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Publication numberUS486992 A
Publication typeGrant
Publication dateNov 29, 1892
Filing dateJul 20, 1891
Publication numberUS 486992 A, US 486992A, US-A-486992, US486992 A, US486992A
Export CitationBiBTeX, EndNote, RefMan
External Links: USPTO, USPTO Assignment, Espacenet
Disk water-meter
US 486992 A
Abstract  available in
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Claims  available in
Description  (OCR text may contain errors)

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J. A. TILDEN. DISK WATER METER.

Patented Nov. 29; 1892.-

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v w 9 Il 0. Mm N 1 3 mm M LR n 1 A .K m D No. 486,992. Patented Nov. 29, 1892.

%'M Q [pawn 7 07 mZW/esses UNrreED STATES PATENT OFFICE.

JAMES A. TILDEN, OF HYDE PARK, MASSACHUSETTS, ASSIGNOR TO THE HERSEY MANUFACTURING COMPANY, OF PORTLAND, MAINE.

DISK WATER-METER.

SPECIFICATION forming part of Letters Patent No. 486,992, dated November 29, 1892. Application filed July 20, 1891. Serial No- 400.189. (No model.)

Y To all whom it may concern.-

, citizen of the United States, residing at Hyde Park, in the county of Norfolk and State of Massachusettahavein vented a new and useful Improvement in ater-Meters, of which the following is a full, clear, and exact description, reference being had to the accompanying drawings, forming a in explaining its nature.

The improvement relates to the followingdescribed improvements in disk meters, and especially to the form of the disk chamber and disk, to the arrangement of the water inlet and outlet, and to the manner of controlling the disk and transmitting its action.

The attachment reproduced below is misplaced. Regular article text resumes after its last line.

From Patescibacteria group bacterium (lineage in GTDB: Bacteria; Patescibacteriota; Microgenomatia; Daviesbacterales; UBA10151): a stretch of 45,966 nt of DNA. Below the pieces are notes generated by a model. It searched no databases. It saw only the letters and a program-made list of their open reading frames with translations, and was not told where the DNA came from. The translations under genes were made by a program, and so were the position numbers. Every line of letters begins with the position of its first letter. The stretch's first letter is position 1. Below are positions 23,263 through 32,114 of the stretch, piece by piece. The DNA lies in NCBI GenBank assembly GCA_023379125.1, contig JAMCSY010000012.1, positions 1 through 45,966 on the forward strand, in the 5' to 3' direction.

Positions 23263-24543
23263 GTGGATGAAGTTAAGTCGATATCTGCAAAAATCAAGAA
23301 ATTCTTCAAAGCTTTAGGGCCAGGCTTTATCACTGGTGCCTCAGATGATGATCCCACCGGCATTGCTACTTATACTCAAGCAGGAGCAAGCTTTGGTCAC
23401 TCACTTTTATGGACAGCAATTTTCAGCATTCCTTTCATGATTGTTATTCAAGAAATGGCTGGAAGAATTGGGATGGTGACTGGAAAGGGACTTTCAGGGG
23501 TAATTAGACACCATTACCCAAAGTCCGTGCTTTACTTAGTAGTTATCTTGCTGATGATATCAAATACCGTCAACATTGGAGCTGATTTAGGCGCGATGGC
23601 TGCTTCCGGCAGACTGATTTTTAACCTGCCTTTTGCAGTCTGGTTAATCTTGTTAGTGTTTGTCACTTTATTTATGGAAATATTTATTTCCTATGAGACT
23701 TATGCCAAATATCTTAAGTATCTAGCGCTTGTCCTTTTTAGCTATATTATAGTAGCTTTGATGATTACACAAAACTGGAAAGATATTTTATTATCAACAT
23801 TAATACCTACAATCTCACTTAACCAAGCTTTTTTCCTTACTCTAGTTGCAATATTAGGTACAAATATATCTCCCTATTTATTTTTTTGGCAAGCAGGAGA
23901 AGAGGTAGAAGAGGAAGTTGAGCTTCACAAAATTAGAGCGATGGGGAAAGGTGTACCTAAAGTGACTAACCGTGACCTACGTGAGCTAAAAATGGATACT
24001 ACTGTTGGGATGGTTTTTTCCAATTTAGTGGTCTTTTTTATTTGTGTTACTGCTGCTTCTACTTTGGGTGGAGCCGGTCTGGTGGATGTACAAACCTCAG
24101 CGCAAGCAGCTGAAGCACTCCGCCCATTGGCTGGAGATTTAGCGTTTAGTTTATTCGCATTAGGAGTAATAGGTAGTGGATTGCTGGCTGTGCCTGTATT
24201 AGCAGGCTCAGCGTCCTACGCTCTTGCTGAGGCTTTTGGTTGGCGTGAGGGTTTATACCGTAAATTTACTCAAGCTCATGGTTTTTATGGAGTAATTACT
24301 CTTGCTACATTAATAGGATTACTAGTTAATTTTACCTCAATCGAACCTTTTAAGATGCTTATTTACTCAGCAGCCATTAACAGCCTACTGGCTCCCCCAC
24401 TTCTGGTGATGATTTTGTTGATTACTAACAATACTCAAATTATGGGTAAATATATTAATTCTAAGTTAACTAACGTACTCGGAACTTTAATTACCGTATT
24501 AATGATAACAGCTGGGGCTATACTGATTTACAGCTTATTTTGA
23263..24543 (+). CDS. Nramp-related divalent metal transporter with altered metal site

In the drawings, Figure 1 is a view in vertical section of aportion of the meter-case and piston. Fig.2 is a view in section of the meter-case, showing the relation of the passages to the disk or measuring chamber, and also showing in plan the disk and its crank. Fig. 3 is a view in vertical section illustrating a slight modification in the form of the measuring-chamber inlet and outlet passages and also of the crank. Fig. 4 is a view in horizontal section through the case upon the line of one water-passage, also showing in plan the disk. Fig. 5 is a view in section through a case having the inlet and outlet passages shown in Fig. 4 and looking toward said passages. Figs. 6 and 7 are detail views of aportion of the crank mechanism shown in Fig. 3. Fig.8 is aviewiu perspective of the disk with the form of crank represented in Fig. 3, the parts not being united. Fig. 9 is a view in section and dotted outline of the disk and crank of the kind represented in Fig. 3 to illustrate the operation of the crank.